In June 2007, Thierry Henry, most likely the best player ever to have graced the Premier League was sold by Arsenal to Barcelona. The fee for the three-time FWA Footballer of the Year and four-time Premier League top goalscorer, then at the peak of his career aged 29, was 24 million euros, £16 million at the exchange rate of the time.
Since then, English teams have bought and sold countless players for an equal or greater amount of money, with the following all recent examples:
Luis Antonio Valencia - £16 million
Jose Bosingwa - £16.2 million
Darren Bent - £16.5 million
Luka Modric - £16.5 million
Roque Santa Cruz - £17.5 million
Nigel De Jong - £18 million
Robbie Keane - £19 million
Alberto Aquilani - £20 million
Lassana Diarra - £20 million
Emmanuel Adebayor - £25 million
Carlos Tevez - £25 million
Xavi Alonso - £30 million
Dimitar Berbatov - £30.75 million
Robinho - £32.5 million
There's no question that these are all excellent players, but for my money, not one of them has even come close to rivalling the contribution to his side, the league and football as a whole made by Henry, yet in several cases, they're valued at more than double what he was. This clearly illustrates that something is rotten on the financial side of modern football. It's not surprising that Manchester City, a club that many people criticise for contributing most heavily to football's multi-billion pound foreign revolution are well represented in the list.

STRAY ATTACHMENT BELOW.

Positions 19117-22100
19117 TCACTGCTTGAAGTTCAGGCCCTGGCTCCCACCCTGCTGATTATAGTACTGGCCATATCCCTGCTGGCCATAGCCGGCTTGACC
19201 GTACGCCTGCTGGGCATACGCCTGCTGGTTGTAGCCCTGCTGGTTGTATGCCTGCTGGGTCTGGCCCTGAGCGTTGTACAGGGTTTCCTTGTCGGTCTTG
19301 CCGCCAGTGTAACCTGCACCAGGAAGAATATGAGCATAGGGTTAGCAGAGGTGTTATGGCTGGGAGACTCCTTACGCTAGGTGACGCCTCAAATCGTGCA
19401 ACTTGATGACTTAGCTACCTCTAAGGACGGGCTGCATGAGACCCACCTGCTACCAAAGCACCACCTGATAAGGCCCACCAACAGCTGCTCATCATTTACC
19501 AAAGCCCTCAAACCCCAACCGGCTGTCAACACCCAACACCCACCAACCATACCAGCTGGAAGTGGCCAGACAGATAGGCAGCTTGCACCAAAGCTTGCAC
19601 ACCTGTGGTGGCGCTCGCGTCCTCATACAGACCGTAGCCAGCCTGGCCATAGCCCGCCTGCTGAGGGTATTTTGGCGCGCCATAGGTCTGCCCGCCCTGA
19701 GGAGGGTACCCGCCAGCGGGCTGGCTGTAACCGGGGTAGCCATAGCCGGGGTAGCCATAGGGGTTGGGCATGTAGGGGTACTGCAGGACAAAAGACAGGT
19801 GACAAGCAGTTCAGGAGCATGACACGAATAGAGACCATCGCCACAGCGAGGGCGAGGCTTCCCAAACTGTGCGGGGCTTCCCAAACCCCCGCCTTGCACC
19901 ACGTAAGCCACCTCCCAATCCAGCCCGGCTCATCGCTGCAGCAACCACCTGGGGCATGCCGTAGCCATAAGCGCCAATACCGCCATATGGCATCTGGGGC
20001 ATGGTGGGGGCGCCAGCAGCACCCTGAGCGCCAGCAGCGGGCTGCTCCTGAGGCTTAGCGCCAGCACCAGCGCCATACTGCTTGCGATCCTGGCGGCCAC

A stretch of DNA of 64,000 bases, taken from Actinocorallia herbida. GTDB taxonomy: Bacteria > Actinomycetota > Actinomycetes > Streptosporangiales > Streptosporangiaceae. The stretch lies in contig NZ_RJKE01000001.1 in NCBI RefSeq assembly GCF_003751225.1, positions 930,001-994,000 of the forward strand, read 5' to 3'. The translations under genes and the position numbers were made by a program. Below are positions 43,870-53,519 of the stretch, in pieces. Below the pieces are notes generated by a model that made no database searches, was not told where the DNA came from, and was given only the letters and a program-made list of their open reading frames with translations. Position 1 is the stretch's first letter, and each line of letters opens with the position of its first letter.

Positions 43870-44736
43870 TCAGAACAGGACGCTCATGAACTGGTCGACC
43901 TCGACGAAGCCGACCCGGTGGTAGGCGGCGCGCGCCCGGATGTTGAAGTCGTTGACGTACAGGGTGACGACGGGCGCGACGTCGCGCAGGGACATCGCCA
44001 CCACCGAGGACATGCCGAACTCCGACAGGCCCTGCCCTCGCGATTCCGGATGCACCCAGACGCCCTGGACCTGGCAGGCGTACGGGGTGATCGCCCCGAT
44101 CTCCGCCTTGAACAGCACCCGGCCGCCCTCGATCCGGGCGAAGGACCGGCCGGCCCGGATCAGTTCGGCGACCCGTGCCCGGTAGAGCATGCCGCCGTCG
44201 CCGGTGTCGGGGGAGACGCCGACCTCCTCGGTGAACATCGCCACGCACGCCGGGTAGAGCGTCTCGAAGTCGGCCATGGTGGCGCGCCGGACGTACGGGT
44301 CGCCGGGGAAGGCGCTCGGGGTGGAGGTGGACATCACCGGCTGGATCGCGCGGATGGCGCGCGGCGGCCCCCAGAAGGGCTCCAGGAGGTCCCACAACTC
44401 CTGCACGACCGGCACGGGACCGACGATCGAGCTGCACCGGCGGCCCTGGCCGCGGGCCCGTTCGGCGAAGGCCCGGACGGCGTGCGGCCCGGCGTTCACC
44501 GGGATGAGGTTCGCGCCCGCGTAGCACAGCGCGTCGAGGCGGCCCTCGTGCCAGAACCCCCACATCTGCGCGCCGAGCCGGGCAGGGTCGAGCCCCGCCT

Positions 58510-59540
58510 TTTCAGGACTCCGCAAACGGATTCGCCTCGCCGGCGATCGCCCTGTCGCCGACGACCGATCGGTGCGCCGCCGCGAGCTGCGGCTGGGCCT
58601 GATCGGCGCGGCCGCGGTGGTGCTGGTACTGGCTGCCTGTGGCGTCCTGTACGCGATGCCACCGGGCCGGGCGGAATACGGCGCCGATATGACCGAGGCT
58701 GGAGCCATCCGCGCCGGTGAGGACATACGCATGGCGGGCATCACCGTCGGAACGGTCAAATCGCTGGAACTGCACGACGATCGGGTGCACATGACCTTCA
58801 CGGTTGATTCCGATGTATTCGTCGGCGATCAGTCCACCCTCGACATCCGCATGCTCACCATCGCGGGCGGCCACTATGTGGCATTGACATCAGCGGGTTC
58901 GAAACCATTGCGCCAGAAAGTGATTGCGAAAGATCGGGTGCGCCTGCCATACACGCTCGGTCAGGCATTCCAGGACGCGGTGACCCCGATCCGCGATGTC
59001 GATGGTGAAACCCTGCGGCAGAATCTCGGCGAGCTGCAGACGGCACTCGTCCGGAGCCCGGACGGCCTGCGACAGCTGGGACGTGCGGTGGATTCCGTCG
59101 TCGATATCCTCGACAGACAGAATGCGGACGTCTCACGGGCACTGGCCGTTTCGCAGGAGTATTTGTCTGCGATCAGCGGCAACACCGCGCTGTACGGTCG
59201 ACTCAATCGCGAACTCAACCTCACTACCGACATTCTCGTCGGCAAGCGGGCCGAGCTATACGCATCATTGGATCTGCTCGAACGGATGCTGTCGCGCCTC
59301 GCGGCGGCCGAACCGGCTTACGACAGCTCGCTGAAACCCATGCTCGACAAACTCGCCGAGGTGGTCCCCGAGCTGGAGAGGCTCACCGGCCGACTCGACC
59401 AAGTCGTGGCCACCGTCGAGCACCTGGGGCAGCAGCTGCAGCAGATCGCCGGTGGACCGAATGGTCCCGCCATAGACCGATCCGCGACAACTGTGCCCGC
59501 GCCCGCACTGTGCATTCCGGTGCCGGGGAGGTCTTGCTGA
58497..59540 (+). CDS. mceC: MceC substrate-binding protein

The conclusion here is a trite and obvious one. Football, like it or not, is becoming a very rich man's game, transfer fees are being pushed dangerously high and the long-term sustainability of the game and its clubs in these times of excessive spending is in doubt. The list still makes for interesting reading though. Henry has scored 31 goals in 59 league matches for Barcelona. Robbie Keane, worth £3 million more than him scored five in nineteen for Liverpool before being sold back to Tottenham for a slashed fee. Barca must be delighted with their acquisition.